Subscribe now

Pastoring the Pastor

By Tim Cooper & Kelvin Gardiner
January 2013 | Review by Dominic Stockford

Synopsis

Daniel Donford is a new pastor: excited, filled with bright dreams, anticipating a big future for him and his new church, Broadfield Community Church. However opposition and obstacles lie just ahead, and both may end his journey into pastoral ministry before it has really begun. But Dan has an Uncle Eldon, if anyone can see Dan through his trials and disasters, Eldon can. The wisdom he offers, via a series of emails, might just be enough to see Dan transformed into the mature, selfless, loving pastor God wants him to be

  • Publisher: Christian Focus
  • ISBN: 978-1-84450-784-8
  • Pages: 208
  • Price: 7.99
Buy this book »

Book Review

Pastoring the pastor.

Tim Cooper & Kelvin Gardiner

Christian Focus

208 pages, £7.99

ISBN: 978-1-84450-784-8

Star rating: 3 stars

 

There seems to be a growing awareness of the need for ‘pastoring pastors’. That need arises from the way in which pastors are frequently viewed these days.

      Some church members seem to view us as expendable, some view us as a necessary nuisance, and some are only happy with us when we are doing whatever it is that they want us to do! Instead of accepting the pastor as leader in the congregation, whose appointment is from God (who is sovereign in ALL things, after all), and as someone whose ministry should be supported with love and care (Hebrews 13:17), he is often viewed as being someone ‘doing a job’. He is frequently not allowed to lead. If he does take the lead some members even leave to go and follow their way. This is dangerous. We seem to be back in the days of the Judges, ‘everyone did what was right in their own eyes’ (Judges 21:25). This has resulted in burn out and fall out. The pastor is often no longer one of the church family, but is treated as a hired man. This is a sad and erroneous view, created by applying the world’s expectations to the church situation. This creates even more need for the pastor to be pastored.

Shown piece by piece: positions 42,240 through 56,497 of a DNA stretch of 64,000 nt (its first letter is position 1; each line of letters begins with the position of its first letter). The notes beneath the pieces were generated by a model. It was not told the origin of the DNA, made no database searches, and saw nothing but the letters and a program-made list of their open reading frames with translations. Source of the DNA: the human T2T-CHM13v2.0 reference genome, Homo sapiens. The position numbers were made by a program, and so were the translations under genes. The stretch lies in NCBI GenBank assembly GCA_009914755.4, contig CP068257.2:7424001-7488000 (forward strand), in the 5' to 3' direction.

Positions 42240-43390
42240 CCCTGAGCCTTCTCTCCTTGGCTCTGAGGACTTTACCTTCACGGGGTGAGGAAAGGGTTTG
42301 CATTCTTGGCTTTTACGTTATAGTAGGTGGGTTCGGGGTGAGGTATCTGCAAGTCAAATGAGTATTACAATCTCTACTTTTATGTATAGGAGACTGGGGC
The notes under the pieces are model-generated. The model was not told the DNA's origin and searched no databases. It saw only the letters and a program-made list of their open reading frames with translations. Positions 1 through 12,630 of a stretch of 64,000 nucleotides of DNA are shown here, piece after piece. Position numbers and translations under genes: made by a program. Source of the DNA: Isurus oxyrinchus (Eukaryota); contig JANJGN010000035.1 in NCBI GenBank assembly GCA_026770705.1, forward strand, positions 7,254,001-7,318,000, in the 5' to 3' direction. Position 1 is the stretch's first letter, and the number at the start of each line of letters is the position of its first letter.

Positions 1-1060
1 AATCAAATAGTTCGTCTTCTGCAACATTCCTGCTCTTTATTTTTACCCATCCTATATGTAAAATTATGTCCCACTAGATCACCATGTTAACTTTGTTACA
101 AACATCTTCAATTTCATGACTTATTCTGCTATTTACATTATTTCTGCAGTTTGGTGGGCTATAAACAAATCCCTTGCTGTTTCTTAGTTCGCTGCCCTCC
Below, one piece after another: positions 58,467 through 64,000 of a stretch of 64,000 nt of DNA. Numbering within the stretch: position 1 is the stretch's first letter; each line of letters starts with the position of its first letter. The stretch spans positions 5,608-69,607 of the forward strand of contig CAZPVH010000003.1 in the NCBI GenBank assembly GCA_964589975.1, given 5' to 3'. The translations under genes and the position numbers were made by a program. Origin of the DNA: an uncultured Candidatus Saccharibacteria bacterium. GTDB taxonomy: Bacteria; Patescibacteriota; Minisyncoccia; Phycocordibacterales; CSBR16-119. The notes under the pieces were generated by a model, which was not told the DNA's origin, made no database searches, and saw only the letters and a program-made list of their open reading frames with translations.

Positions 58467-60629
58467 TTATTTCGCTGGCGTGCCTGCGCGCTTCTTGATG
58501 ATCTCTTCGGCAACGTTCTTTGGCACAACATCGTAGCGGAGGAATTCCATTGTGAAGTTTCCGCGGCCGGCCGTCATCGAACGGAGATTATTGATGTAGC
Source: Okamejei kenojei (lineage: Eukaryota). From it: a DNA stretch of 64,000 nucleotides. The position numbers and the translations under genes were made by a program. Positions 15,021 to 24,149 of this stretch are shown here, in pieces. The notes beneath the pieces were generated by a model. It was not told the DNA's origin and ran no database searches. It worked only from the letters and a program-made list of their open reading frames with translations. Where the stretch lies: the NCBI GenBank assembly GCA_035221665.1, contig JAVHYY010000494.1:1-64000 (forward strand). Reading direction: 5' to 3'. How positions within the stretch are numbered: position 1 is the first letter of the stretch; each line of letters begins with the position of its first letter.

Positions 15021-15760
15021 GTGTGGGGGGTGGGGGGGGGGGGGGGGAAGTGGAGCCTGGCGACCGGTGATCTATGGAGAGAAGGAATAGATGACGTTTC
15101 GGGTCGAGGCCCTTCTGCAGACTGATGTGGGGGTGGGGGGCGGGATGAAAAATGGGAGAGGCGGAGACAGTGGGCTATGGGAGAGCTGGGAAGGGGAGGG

I wouldn’t put the book on my ‘must have’ list – although I would encourage people to read it. It will help members to understand more of the mind and life of a pastor. It will help pastors realise, as they recognise issues that come up, that others have been there before them, and that there are answers to all the issues we face – with God’s help.

      Pastors should buy their own copy, and members their own. If it is given as a gift the recipients might imagine relationship problems where there are none! That said, it is a worthwhile book for today’s situation. It takes an unusual approach in its presentation, and is a book I am glad I have read.

 

Rev Dominic Stockford,

Teddington, Middlesex

 

Book Reviews

Read our latest book reviews

Star RatingStar RatingStar RatingStar RatingStar Rating
Rowland Hill – The second Whitefield
Tim Shenton

‘There are three men, who are the most powerful preachers that England has ever produced, and yet only two of them [Whitefield and Spurgeon] are well known.’ As its opening words imply (p.7), this book’s aim is to present the…

See all book reviews
Star RatingStar RatingStar RatingStar RatingStar Rating
Pray Big: Learn to Pray Like an Apostle
Alistair Begg

Of the making of books on prayer there seems to be no end. That fact probably reflects the need that almost of all of us feel for more help in this vitally important area of our Christian lives The problem,…

Star RatingStar RatingStar RatingStar RatingStar Rating
FILM REVIEW: Matthew Henry — The life and times of the Bible commentator
Dan Pugh

Although the name of Matthew Henry has become synonymous with the whole-Bible commentary which he authored in the early 18th century, there is also much to learn from his remarkable life and the tumultuous times through which he lived. This…

Star RatingStar RatingStar RatingStar RatingStar Rating
Ephesians (Tyndale New Testament Commentary)
Darrell L Bock

Whenever a new commentary is published from the conservative viewpoint on a book of the Bible which is already well covered, there ought to be few issues of concern because there is so much literature with which to compare it.…